The study has been conducted in order to develop a method to determine in which situations unbundling (i.e. the separation of traffic flows), can be used to solve bottlenecks on motorways. Although unbundling has already been applied in the Netherlands, success of this method has been varying. It remains unclear in which situations this measure can lead to an effective and robust solution. Two main goals were set for this study. On the one hand, the situations in which unbundling can be considered an option and on the other hand, circumstances under which unbundling can be deemed beneficial. This led to the following research question: ‘To what extend can unbundling of traffic flows be considered as a potential solution in solving bottlenecks on motorways and are there (any) circumstances in which unbundling can be deemed societally beneficial?’
Unbundling is defined as separation of through and local traffic on motorways by a physical separated main carriageway and parallel road. Based on existing literature three situations can be determined in which unbundling can be applied: policy reasons, safety reasons and/or because of capacity problems. This study focussed on the capacity issues. A decision tree was built of these situations in which unbundling can be applied. In order to find out if there are circumstances in which unbundling can be deemed societally beneficial, simulations are used. One standard situation was chosen to test under different circumstances. The simulation program that was chosen to execute this with was MARPLE. The standard situation, base case, was considered a three lane carriageway with a length of 9 km and a maximum speed of 120 km/h. Two connections are included, which means two on-ramps and two off-ramps. The alternatives include an extended alternative (four lanes on the main carriageway) and four unbundled alternatives.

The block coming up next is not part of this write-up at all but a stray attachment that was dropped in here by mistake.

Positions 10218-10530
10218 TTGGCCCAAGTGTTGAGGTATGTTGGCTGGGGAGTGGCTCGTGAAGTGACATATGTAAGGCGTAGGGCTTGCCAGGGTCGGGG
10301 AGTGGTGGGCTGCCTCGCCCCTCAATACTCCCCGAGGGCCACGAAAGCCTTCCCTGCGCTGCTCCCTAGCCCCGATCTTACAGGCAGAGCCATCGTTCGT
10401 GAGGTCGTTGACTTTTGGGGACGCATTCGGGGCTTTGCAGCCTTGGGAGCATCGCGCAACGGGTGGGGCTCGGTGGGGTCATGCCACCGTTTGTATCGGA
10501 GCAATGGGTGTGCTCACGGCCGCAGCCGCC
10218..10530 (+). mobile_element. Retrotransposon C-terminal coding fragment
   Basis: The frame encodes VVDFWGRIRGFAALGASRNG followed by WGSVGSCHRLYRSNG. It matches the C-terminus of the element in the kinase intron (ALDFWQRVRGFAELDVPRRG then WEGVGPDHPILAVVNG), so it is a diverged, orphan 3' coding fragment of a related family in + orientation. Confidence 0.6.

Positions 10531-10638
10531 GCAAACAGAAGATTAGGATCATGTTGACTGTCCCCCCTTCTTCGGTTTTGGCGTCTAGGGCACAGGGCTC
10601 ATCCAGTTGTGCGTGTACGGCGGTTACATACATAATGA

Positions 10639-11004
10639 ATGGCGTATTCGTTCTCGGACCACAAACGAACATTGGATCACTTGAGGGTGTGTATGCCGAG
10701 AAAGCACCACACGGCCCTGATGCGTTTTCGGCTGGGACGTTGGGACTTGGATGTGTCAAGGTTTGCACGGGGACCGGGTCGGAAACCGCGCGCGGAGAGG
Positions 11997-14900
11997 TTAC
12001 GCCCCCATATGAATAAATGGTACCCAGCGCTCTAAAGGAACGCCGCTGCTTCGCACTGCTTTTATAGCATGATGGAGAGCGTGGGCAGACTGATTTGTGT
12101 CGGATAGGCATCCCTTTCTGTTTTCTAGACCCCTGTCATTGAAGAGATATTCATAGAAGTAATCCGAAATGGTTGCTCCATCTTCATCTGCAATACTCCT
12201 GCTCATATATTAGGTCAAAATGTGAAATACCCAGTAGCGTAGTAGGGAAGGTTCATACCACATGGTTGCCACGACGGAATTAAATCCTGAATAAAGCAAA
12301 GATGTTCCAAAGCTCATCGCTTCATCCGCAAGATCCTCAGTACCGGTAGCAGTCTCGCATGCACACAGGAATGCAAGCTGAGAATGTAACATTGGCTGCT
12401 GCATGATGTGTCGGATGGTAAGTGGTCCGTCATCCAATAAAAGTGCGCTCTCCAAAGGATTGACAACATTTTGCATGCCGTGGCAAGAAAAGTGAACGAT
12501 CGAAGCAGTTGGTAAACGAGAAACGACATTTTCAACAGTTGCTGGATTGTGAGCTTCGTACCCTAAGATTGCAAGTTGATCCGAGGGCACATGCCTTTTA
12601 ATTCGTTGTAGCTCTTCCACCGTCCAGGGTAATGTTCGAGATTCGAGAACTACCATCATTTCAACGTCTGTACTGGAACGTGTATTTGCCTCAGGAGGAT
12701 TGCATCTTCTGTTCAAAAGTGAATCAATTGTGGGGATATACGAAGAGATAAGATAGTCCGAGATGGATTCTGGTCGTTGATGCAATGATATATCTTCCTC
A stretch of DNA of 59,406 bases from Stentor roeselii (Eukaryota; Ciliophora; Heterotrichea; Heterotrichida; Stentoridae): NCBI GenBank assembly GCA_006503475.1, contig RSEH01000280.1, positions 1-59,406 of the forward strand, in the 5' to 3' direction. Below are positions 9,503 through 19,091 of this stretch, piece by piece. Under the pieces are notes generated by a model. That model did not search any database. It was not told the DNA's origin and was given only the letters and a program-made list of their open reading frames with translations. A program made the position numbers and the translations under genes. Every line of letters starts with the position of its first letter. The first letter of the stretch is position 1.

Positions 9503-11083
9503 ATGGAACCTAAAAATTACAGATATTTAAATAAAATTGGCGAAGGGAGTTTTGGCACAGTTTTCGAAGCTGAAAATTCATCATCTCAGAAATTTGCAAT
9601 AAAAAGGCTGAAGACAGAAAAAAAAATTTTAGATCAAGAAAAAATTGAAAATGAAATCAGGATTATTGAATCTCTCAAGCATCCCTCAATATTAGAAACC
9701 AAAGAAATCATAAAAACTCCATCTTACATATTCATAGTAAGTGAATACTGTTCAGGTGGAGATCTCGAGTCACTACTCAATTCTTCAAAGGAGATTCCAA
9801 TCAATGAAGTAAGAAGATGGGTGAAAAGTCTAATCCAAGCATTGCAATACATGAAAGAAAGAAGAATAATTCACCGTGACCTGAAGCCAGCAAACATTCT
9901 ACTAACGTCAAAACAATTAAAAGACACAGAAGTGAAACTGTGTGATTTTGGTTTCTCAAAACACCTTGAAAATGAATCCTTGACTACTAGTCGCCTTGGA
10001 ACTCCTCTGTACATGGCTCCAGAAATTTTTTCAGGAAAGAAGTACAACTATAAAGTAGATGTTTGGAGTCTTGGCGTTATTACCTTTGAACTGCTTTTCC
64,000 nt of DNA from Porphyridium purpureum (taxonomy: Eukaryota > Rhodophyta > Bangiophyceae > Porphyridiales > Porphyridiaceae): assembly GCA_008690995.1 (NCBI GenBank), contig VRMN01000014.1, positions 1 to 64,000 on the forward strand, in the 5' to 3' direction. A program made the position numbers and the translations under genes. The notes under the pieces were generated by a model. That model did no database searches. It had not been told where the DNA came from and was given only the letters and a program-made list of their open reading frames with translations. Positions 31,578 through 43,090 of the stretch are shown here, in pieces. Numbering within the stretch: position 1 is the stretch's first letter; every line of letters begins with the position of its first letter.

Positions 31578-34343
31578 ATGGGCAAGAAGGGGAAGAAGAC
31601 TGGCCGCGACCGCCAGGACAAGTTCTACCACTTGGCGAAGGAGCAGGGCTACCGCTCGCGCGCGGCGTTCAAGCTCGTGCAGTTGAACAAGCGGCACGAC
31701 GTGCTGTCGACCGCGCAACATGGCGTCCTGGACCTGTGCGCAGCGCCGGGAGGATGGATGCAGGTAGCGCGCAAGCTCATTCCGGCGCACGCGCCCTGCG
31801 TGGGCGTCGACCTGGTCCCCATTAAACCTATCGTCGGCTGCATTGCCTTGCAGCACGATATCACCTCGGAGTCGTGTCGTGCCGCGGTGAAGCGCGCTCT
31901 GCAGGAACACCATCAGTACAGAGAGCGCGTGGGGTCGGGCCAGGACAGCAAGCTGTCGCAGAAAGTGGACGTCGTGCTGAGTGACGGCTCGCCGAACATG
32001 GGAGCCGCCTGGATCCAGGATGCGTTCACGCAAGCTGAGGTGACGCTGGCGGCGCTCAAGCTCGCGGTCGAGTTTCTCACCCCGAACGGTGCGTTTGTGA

Unbundling of traffic flows can be considered a potential solution in solving bottlenecks on motorways, but to a limited extend. The unbundling measure can only be deemed societally beneficial for one alternative: 50% through traffic and 50% local traffic and the initial traffic demand. This alternative consists of a main carriageway with two lanes and the parallel road exits of two lanes as well (the unbundled 2-2 alternative). This result that the unbundling measure is only societally beneficial in one situation can partly be explained by the high investment & maintenance costs for unbundled alternatives in comparison to building an extra lane. From the simulations it coulds also be concluded that the extended and the unbundled 2-2 alternatives perform the best under increased traffic demand circumstances and therefore are the most robust alternatives. There are three main limitations considered in this study. First of all, besides the circumstances all data was static. Secondly, the simulations were strongly simplified. Finally, the effects of safety and noise pollution are not properly take into account in the CBAs. Since safety effects can have a much bigger impact than travel time effects and unbundled situations are considered safer than not-unbundled situations, the CBAs are probably underestimated for unbundled situations. Besides, whether the CBA is positive or not, the decision for implementing one of the alternatives or changing the road infrastructure, is still a decision made by the government.